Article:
The spring and summer of sequels continue with The Hangover Part II, a follow-up to the record-breaking 2009 hit about a bachelor party in Las Vegas that goes off the deep end.
History repeats itself with The Hangover sequel, in the film’s raunchy storyline and at the box office. Again, Phil, Stu and Alan wake up the morning after with no memory of the previous night’s madness. And repeating the first movie’s box office windfall, the guys’ latest debauched misadventures collected $137.4 million, a record for an R-rated comedy in its first five days.
Returning writer-director Todd Phillips doesn’t mess with his winning formula. There’s a wedding, a bachelor party and a missing person. But the setting moves to Thailand, where Stu is to marry Lauren, a young woman whose youth, beauty and gemlike character suggest she’s way out of his league.
Lauren’s strong-willed dad insists that her wedding be held in his homeland. He’d much prefer that his daughter not marry Stu, a man whose character he likens to watery white rice. Dentists, such as Stu, aren’t even thought to be real doctors in Thailand.
Hangover II’s more amusing scenes include an uncomfortable reunion of Hangover I’s guys gone wild in Vegas. Returning cast members Ed Helms and Bradley Cooper, playing Stu and Phil respectively, visit the still-unhinged Alan, again played by Zach Galifianakis.
Alan follows contemporary film comedy’s habit of rendering men as overgrown boys. Maybe feeling the pressure to top the many man-child movies that preceded it, Hangover II amplifies Alan’s childishness. He identifies himself as a stay-at-home son. His parents treat him like a spoiled 12-year-old. It’s a funny, strange situation that anticipates the grim turns this often dark comedy is about to take.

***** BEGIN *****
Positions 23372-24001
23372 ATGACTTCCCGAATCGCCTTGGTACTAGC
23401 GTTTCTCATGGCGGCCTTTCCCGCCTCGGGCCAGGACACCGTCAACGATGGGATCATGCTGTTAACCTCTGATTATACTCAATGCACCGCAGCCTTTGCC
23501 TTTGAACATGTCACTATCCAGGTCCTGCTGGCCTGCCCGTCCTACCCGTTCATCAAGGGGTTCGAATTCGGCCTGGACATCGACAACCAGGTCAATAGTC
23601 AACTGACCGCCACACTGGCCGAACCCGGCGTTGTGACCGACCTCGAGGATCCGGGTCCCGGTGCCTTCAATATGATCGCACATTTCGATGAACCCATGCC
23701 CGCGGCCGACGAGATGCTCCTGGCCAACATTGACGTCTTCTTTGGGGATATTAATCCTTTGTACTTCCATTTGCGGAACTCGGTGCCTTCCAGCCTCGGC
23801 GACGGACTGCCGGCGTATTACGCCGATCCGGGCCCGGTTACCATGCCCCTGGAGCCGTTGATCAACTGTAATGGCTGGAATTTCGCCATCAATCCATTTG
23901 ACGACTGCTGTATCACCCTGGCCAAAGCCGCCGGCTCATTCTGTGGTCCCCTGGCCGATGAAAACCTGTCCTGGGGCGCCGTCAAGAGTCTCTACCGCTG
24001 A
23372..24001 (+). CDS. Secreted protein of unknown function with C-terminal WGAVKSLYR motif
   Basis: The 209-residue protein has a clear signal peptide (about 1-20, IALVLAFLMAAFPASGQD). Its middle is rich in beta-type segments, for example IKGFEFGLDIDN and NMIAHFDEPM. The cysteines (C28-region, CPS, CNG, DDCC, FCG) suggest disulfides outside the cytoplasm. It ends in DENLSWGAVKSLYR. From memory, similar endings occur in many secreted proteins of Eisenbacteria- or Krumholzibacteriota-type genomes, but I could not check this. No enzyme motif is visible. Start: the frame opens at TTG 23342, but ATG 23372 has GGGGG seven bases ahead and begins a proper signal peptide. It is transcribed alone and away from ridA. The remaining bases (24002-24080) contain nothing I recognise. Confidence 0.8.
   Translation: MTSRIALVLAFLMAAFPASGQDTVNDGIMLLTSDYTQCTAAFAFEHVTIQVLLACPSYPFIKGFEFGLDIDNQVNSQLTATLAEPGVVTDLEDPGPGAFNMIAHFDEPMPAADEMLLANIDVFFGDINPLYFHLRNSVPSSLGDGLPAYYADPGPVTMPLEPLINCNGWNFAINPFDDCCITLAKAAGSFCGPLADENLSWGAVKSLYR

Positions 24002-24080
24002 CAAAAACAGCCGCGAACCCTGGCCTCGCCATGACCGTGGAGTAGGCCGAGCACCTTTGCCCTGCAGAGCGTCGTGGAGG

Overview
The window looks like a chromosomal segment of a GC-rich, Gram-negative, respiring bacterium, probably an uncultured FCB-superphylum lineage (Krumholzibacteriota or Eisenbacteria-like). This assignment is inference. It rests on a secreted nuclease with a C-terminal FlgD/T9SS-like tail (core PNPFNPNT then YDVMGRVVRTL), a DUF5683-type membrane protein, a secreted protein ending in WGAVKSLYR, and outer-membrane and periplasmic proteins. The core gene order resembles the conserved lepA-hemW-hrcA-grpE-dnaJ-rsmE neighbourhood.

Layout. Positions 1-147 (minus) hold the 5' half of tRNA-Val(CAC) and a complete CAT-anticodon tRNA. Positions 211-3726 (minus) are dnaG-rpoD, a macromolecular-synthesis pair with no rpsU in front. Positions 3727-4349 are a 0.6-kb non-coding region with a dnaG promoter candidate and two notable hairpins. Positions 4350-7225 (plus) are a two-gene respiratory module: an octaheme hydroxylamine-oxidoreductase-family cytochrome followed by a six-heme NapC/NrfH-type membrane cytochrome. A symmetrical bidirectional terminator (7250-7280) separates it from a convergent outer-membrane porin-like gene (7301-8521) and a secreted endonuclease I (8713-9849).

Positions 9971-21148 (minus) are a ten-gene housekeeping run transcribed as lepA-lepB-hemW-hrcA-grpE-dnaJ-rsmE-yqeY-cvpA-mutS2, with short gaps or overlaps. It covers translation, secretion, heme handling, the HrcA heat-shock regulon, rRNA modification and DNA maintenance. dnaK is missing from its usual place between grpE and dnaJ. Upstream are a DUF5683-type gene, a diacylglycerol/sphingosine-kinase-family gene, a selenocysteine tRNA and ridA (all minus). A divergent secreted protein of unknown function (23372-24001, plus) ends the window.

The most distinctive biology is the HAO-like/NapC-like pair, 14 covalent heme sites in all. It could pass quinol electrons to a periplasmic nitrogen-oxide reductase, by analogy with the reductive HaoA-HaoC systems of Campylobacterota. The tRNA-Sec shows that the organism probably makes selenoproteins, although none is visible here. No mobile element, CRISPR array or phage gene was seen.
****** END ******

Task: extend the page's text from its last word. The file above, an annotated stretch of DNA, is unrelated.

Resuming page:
Galifianakis’ Alan is the capricious force who propels The Hangover series. The actor belongs to the funny-faced, overweight school of gonzo screen comics that claimed John Belushi, John Candy and Chris Farley. Trouble-magnet Alan, however, has a technological advantage over the comic characters Galifianakis’ forebears played: Alan instigates disaster with swift efficiency thanks to that ubiquitous post-20th-century device, the cell phone.
Meanwhile, Stu participates in his own destruction. “All right,” he says. “One drink.” Before you know it, he says, “I can’t believe this is happening again!”
Helms’ Stu and Cooper’s Phil mostly react to the crazy stuff instigated by Alan and Ken Jeong’s gangster and party- starter, Mr. Chow. Stu breaks into nerdy panic and Phil swears. Neither of them entertain much. Fortunately, there’s a nicotine-loving Thai monkey riding shotgun to pull the slack.
There’s some funny business and lots of nasty things in The Hangover II, plus serious action and a principal character who apparently won’t mind that he’ll never again play a J.S. Bach cello suite. But there’s not enough fun here to make this trip worth taking.